Defense Minister Moshe Ya’alon has ordered IDF Chief of Staff Lt. Gen. Benny Gantz to deal with the soldiers who urged insubordination in the Intelligence Corps’ Unit 8200 “as if they were common criminals,” Channel 10 reported Monday.
Speaking at the Fourth International Cybersecurity Conference at Tel Aviv University, Ya’alon said, “Using military service, be it by regular troops or the reserves, for political purposes in unacceptable. It is a felony.”
He deemed the letter published Friday by a group of 43 soldiers as “politically motivated disobedience. I will not allow the military to be used this way,” he said.
Meanwhile, 10 times as many soldiers and commanders from the IDF Intelligence Corps’ Unit 8200 have signed a letter denouncing the claims made by the soldiers, who stated they would refuse to continue serving in their current roles.
The counter-letter, signed by 431 people, expresses “absolute rejection” of the content in Friday’s letter, and its authors intended to present it on Monday morning to Ya’alon, Gantz, Prime Minister Benjamin Netanyahu, and Military Intelligence Director Brig. Gen. Aviv Kochavi.
Netanyahu on Sunday condemned the call for insubordination by Unit 8200 soldiers, calling false accusations made for political purposes “unacceptable.” The prime minister stressed that the “baseless” slanders included in the letter would not undermine the vital work done by Unit 8200 personnel.
IDF Spokesman Brig. Gen. Moti Almoz used his Facebook page to respond to the original letter, writing, “There is no place in the IDF for insubordination. There are disagreements and there are political positions. We in the IDF comprise a common denominator, maybe the broadest one in Israeli society, and are careful about expressing political opinions in forums not intended for that purpose.
“So what do I think happened here? Military service was exploited to express political positions. And we in the IDF see that in the severest light and will take swift, clear disciplinary action.”
Almoz said Military Intelligence had discovered that only one-third of the 43 signatories to the letter of insubordination were actively involved in intelligence gathering, and only one had performed active reserve duty in the past five years. Only two of the 37 signatories identified by the military had done reserve duty this past year, and none of them were called up during Operation Protective Edge, Almoz wrote.
As of Monday morning, no disciplinary action had been taken against the 43 soldiers who signed the letter.
‘A selfish, sanctimonious act’
In response to the declaration of insubordination, the brigadier-general who commands Unit 8200 — whose name cannot be published — sent a memorandum to his soldiers on Sunday stating that while it was appropriate to discuss the issues raised, members of the unit should do so with their commanders, and not via the media. He presented an example of an officer who encountered a dilemma during Operation Protective Edge. The officer reported the matter to his superiors, and it was addressed.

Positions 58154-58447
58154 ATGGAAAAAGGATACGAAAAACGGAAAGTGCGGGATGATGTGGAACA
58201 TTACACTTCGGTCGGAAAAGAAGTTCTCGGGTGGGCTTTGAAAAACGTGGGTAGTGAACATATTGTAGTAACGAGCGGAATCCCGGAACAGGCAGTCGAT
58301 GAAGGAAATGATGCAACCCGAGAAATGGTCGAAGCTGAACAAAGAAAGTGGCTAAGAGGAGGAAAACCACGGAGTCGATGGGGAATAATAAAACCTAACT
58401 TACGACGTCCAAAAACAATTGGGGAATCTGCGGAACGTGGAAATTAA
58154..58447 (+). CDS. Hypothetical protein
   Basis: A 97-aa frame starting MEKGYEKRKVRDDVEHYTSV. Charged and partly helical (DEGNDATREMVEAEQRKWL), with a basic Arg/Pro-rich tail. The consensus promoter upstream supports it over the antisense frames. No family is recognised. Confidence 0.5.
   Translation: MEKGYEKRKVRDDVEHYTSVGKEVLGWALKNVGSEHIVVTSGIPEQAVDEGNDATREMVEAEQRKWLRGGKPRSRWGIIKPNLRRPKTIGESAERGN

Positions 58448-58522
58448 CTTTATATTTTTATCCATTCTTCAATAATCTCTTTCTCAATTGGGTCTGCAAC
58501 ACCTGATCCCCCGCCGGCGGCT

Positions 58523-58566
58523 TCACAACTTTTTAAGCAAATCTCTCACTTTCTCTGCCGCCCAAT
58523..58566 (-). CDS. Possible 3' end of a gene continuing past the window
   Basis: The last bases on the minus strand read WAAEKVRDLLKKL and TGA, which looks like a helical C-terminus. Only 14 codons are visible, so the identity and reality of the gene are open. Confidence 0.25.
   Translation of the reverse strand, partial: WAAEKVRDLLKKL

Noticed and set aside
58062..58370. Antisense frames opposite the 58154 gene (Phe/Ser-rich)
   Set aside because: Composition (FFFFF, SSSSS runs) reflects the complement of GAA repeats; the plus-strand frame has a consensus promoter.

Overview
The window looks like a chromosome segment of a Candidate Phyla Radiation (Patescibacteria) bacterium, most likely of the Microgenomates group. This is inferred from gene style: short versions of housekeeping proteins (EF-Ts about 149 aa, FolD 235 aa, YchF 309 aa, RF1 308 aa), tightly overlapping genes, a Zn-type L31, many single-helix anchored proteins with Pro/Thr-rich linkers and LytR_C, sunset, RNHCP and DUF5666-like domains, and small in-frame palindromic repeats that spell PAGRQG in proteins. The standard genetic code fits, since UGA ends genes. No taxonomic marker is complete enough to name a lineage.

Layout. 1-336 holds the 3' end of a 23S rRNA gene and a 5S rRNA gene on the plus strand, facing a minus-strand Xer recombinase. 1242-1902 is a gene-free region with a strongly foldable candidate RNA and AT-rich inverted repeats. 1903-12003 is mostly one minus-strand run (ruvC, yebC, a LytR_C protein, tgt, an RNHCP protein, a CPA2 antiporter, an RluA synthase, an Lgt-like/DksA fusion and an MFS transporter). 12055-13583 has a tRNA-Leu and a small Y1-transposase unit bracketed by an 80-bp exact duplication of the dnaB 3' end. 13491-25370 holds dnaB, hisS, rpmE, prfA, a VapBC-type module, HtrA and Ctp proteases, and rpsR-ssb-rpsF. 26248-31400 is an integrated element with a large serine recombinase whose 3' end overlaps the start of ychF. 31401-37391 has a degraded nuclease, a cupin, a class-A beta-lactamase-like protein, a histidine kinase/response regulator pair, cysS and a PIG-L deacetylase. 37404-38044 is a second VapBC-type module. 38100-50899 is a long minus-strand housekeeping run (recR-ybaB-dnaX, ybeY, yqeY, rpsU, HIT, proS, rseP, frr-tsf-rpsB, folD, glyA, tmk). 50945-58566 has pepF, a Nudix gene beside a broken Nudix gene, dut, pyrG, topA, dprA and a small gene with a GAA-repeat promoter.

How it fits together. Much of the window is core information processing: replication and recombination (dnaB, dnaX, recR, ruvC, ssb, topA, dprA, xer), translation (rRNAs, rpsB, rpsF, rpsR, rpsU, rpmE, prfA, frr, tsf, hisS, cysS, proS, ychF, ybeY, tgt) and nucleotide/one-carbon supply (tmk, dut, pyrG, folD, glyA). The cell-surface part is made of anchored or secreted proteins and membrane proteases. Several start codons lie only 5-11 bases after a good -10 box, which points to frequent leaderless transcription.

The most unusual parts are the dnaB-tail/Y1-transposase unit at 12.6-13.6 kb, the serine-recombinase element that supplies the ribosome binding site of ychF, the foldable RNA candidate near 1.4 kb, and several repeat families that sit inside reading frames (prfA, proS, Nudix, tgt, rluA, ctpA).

A group of ultra-Orthodox soldiers, who served in Unit 8200 after completing a special training program, also voiced their opposition to the letter published Friday.
“We want to express our shock at the letter by our unit comrades, who chose to involve [their own] political considerations and declare their unwillingness to serve reserve duty in the unit,” they wrote in a letter of their own.
“As haredi soldiers who have had to set aside various opinions and considerations in favor of meaningful IDF service, we see no place for those kind of statements in the IDF. From the moment we are called to the colors, we show up proudly and courageously,” the haredim declared.
Many politicians also criticized the letter of insubordination.
Culture and Sport Minister Limor Livnat (Likud) wrote on her Facebook page: “The refusers’ letter is a cynical, manipulative exploitation of their military service for a political protest.”
Knesset Speaker Yuli Edelstein (Likud) called it “a clear political declaration that incites against the IDF and was published just as the world was criticizing us harshly.”
Labor MK Shelly Yachimovich told the refusers she was “angrier [with them] than people on the Right are. Because I don’t believe in ‘managing’ the conflict, but solving it. By this selfish, sanctimonious act of yours, you didn’t cause any harm to the state, but you did hurt the Zionist Left. This collection of shallow, childish cliches, this exploitation of the IDF, this biting the hand that feeds you and will keep feeding you for the rest of your lives, this boundless arrogance — you’ve dragged us farther back.”
‘A delusional letter’
Cultural figures also had plenty to say. While writer Amos Oz expressed support for the refusers, writer Eli Amir was critical: “This is a very bad, delusional letter. We can’t be more righteous than the pope when we face a brutal enemy,” he said.
Like Oz, writer Haggai Linik, who was awarded the Sapir Prize for Literature in 2011, threw his support behind the refusers, telling Israel Hayom: “I’m immediately behind any group of people who band together and say they just can’t take it anymore.”
“You can’t escape it. The occupation is a sick evil that corrupts the soul. Anyone who attacks them harshly and crudely and anyone who blindly defend their actions is missing their point, in my opinion. They aren’t violating their roles, they want to talk about what disturbs them, so the Israeli society understands the price its children pay to be an occupier,” Linik said.